Friday, November 21, 2014

Rediscovering Ringgold Avenue Playgrounds

Among the  Ball State University College of Architecture and Planning students, practicing professionals, and researchers accessing Drawings + Documents Archive records are people working to thoughtfully reinvigorate neglected spaces with historic roots. The Indianapolis Parks Department Landscape Architectural Records 1898-1988 collection was recently referenced by residents of the Bates-Hendricks neighborhood on the near south side of Indianapolis to discover more about the history of a small city park within neighborhood borders. Members of the active Bates-Hendricks neighborhood association have worked diligently in recent decades to rejuvenate disused structures and spaces, some of which have been physically altered or have demanded reshaping and creative reuse because of urban blight and the disruption of the late 1960s-1970s interstate development. Seeking to connect with and honor the past community and structures, neighborhood association members often consult Sanborn fire insurance maps, city directories, and other invaluable archival resources when undertaking new projects. A new park and playground, recently transformed from a vacant lot with the help of Keep IndianapolisBeautiful, was named Baumann Park for the German immigrant family who originally settled and built several homes on the street.

After hearing from long-term neighborhood residents about the stark contrast between Ringgold Park before and after I-65 was built, neighborhood leadership became interested in learning more about the original park footprint and elements. The current park, a small triangular swath of land abutting I-65, leaves much to be desired. Attracting families and creating safe play space for children is a priority for any residential area, and well-maintained green space is especially important for dense city neighborhoods.
A detailed 1936 ink-on-vellum drawing of the playground on Ringgold Avenue was discovered in the Drawings + Documents collection catalog (now available online). This information about 1936 park features, along with Sanborn maps and City of Indianapolis aerial photography, is being used by Bates-Hendricks leadership to generate interest and spark discussion among residents regarding how the current physical space can be improved, while referencing elements of the past.
As the only archive dedicated to preserving the history of Indiana’s built environment, the Drawings + Documents Archive is more than just a repository for scholars and students.  The archive is uniquely poised to serve as a rich resource for residents and organizations working to revitalize city neighborhoods. By rediscovering the history of land use and footprints of past development, stakeholders wishing to make thoughtful changes to an area or recreate elements of the past are able to do so with a little additional digging.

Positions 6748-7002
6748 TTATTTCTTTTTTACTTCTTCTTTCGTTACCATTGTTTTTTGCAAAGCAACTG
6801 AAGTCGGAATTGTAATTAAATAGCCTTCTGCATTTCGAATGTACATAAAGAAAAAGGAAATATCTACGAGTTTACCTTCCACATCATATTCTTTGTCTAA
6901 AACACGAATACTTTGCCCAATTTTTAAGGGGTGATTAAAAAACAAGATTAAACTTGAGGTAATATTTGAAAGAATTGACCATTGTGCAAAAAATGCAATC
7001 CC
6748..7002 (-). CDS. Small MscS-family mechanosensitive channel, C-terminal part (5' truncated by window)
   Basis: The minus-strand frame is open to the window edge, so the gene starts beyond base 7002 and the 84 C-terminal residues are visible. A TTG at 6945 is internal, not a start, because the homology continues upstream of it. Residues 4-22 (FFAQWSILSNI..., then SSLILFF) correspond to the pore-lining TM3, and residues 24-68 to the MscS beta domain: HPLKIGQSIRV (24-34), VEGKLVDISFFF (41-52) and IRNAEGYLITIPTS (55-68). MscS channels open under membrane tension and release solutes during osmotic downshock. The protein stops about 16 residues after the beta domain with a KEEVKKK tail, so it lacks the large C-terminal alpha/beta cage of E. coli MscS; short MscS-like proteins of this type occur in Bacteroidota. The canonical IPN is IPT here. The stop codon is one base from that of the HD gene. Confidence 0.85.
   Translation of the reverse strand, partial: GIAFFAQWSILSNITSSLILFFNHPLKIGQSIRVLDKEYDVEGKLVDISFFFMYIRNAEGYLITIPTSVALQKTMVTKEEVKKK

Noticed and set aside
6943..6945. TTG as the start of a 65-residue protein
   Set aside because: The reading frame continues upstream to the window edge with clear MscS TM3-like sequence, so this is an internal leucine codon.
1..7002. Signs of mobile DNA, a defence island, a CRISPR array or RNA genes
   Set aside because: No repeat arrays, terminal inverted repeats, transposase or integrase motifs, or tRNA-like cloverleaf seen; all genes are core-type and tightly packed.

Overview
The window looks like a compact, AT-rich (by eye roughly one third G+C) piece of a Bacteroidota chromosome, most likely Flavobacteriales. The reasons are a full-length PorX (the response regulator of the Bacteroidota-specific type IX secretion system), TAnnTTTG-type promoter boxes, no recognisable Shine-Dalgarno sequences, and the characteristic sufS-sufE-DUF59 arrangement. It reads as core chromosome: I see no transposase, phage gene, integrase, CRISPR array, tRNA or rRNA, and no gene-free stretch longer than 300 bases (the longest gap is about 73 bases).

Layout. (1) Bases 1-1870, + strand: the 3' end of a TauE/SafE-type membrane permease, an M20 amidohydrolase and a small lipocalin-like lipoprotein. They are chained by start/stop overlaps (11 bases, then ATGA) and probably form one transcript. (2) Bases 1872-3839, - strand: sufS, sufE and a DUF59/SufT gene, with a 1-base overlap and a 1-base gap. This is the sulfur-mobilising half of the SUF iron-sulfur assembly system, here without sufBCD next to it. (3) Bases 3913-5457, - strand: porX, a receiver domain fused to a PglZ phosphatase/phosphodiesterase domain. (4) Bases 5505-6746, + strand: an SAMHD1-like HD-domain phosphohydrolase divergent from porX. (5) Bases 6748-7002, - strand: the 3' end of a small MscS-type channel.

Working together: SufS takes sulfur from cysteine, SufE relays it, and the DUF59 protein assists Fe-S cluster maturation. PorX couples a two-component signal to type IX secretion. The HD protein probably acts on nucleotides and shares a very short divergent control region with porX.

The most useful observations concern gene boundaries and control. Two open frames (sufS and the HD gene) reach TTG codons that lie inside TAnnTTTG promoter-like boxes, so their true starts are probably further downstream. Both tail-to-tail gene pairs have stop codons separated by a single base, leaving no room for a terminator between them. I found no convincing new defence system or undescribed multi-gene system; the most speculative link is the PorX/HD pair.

About Bates-Hendricks:
The Bates-Hendricks neighborhood, on the near south side of Indianapolis, is an old city neighborhood with some great architectural gems and historic public spaces. The very interstates that serve as neighborhood borders, I-70 and I-65, pose challenges, as well as create opportunities, for revitalization.

Bates-Hendricks Neighborhood (in turquoise), Google Maps, 2014

The area is named for the striking Bates-Hendricks house and was platted and developed primarily from the 1890s to the 1920s by German immigrant communities. Residential buildings range from late 19th century working-class homes to 20th century American Four Squares. Most of the historical commercial buildings, including the first Hook's Drugstore, no longer grace the East Street corridor. However, several early 20th century churches, as well as the South Side Turnverein designed by architects Vonnegut & Bohn, punctuate the clapboard siding building-scape with their red brick facades. For more information about the neighborhood, visit


 About the author: Lydia Spotts is a Bates-Hendricks resident and professional archivist in Indianapolis. She enjoys making connections across local history collections and exploring historic neighborhoods.
Images: Ringgold Park drawing, 1936. Indianapolis Parks Department Landscape Architectural Records, Drawings + Documents Archive, Ball State University.